Star Prairie village discusses traffic changeResidents of Star Prairie deemed the intersection at Jerdee Avenue and Jewel Street dangerous years ago. Now, it has the state’s attention.
By: By Jackie Grumish, New Richmond News
Residents of Star Prairie deemed the intersection at Jerdee Avenue and Jewel Street dangerous years ago. Now, it has the state’s attention.
Greg Helgeson, traffic safety engineer for Wisconsin Department of Transportation, met with the village board last Wednesday to discuss the situation and possible solutions. Twelve village residents also attended the meeting.
“Over the years we’ve had a number of complaints,” Helgeson said.
Since 1994 nine crashes have occurred at the intersection, but there have been several more near misses, he said.
The biggest problem is southbound traffic on Jewel Street, he said.
Cars traveling east on Jerdee Avenue are allowed to curve north onto Jewel Street without stopping. In an attempt to take a short cut, several southbound cars continue south on Jewel Street instead of following the Highway 65 route through downtown Star Prairie. The problem, Helgeson said, is when those cars fail to yield to the oncoming traffic from Jerdee Avenue.
“Traffic has increased there and the respect for the speed and stop signs is gone,” said Trustee Bruce Johnson. “They come in going 50 mph.”
The state is now involved because Jerdee Avenue and Jewel Street are also considered state highway — Highway 65.
The Wisconsin Department of Transportation is planning a pavement improvement project for 2015, Helgeson said.
“At that time they want to address this issue,” he said. “I’m here to get an idea of the level of the problem and get feedback from you.”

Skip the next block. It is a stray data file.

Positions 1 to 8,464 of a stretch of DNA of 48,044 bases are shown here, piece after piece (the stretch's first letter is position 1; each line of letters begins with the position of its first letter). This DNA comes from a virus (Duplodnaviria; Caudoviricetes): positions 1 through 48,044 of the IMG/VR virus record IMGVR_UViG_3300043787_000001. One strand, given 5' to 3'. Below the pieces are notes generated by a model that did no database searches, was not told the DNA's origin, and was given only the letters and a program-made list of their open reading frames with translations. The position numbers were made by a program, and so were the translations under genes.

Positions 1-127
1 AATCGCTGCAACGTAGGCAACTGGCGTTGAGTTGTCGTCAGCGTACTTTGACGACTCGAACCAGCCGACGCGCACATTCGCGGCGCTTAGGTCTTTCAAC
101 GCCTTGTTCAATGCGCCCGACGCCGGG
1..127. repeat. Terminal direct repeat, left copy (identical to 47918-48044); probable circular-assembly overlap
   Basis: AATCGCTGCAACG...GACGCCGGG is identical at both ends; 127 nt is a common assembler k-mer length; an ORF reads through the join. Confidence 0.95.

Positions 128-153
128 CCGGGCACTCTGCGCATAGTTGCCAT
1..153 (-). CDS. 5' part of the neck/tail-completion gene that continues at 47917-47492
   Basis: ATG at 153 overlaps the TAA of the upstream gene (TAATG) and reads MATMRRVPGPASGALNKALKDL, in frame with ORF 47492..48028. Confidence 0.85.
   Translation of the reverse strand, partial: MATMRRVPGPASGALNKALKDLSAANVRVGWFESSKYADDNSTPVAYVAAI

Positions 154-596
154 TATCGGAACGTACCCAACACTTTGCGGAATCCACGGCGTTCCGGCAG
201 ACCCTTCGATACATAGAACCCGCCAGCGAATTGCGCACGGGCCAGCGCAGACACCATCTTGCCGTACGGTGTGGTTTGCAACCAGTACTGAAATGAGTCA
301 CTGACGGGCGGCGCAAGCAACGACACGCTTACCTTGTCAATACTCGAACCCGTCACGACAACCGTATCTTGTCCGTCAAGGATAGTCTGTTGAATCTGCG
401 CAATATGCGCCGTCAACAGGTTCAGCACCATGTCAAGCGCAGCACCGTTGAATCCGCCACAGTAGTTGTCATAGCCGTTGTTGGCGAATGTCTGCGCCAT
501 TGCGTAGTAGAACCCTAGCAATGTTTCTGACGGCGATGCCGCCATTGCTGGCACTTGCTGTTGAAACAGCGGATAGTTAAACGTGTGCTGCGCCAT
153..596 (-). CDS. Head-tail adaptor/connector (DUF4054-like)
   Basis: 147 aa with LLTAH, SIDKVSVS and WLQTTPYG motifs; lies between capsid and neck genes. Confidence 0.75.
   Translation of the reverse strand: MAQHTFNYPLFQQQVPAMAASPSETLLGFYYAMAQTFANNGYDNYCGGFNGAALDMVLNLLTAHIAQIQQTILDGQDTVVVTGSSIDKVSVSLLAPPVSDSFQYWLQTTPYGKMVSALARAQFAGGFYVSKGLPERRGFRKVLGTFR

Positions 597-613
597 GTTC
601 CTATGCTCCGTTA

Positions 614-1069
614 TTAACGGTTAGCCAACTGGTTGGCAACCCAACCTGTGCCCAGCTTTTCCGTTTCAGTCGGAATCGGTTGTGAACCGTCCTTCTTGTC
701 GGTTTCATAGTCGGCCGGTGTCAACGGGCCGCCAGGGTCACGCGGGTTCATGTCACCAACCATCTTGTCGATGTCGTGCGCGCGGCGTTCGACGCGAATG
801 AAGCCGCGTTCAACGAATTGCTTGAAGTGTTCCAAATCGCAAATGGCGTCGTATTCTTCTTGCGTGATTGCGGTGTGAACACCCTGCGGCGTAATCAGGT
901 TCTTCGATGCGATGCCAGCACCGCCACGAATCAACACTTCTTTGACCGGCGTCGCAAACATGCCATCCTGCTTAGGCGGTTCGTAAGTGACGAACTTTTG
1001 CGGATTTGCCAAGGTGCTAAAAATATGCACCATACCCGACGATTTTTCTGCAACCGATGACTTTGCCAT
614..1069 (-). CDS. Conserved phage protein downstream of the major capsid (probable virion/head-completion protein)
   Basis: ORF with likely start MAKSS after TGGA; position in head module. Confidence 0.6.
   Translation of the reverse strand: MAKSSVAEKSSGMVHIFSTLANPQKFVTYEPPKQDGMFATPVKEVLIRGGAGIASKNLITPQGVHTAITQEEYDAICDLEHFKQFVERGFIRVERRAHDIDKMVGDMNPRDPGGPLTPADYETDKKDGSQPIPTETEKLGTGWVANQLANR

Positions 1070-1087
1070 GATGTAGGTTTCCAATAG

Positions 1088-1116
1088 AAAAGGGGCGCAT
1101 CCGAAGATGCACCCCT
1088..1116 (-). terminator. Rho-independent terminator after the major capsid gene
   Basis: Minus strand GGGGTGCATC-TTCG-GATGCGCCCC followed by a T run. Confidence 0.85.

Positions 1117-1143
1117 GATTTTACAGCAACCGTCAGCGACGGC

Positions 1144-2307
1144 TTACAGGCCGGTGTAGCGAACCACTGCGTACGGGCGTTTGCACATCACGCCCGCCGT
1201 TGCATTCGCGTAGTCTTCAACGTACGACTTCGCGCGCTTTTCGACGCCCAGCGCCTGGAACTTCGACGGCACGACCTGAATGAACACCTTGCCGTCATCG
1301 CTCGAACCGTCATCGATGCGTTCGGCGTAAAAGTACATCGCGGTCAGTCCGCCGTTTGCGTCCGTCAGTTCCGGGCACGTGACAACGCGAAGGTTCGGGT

The residents agreed the intersection was dangerous.
One resident said it was “easily the most dangerous intersection in town.”
Possible solutions include making Jewel Street a one-way road from Bridge Avenue to Jerdee Avenue, which would prevent southbound traffic from continuing south at Jerdee Avenue; installing a cul-de-sac at the intersection and therefore closing off Jewel Street to traffic; or installing concrete barriers at the intersection.
Johnson said he was against the installation of a cul-de-sac because it would close off a possible alternate route through town.
“It would cause problems if we ever had to close Main Street,” he said.
Most favored the one-way street idea. Even residents whose driveways are along that stretch of road agreed with the one-way road.
“I go that way anyway,” one resident said after board members explained that the proposal would require him to always turn northbound out of this driveway.
“The one-way idea would have the least impact on emergency services,” Helgeson agreed.
The project, which could be implemented before 2015, would include narrowing the road near the intersection and installing “Do not enter” signs near the north end of the one-way street.
Helgeson said he needed to talk to his superiors before confirming it was possible to make the road a one-way street earlier than 2015.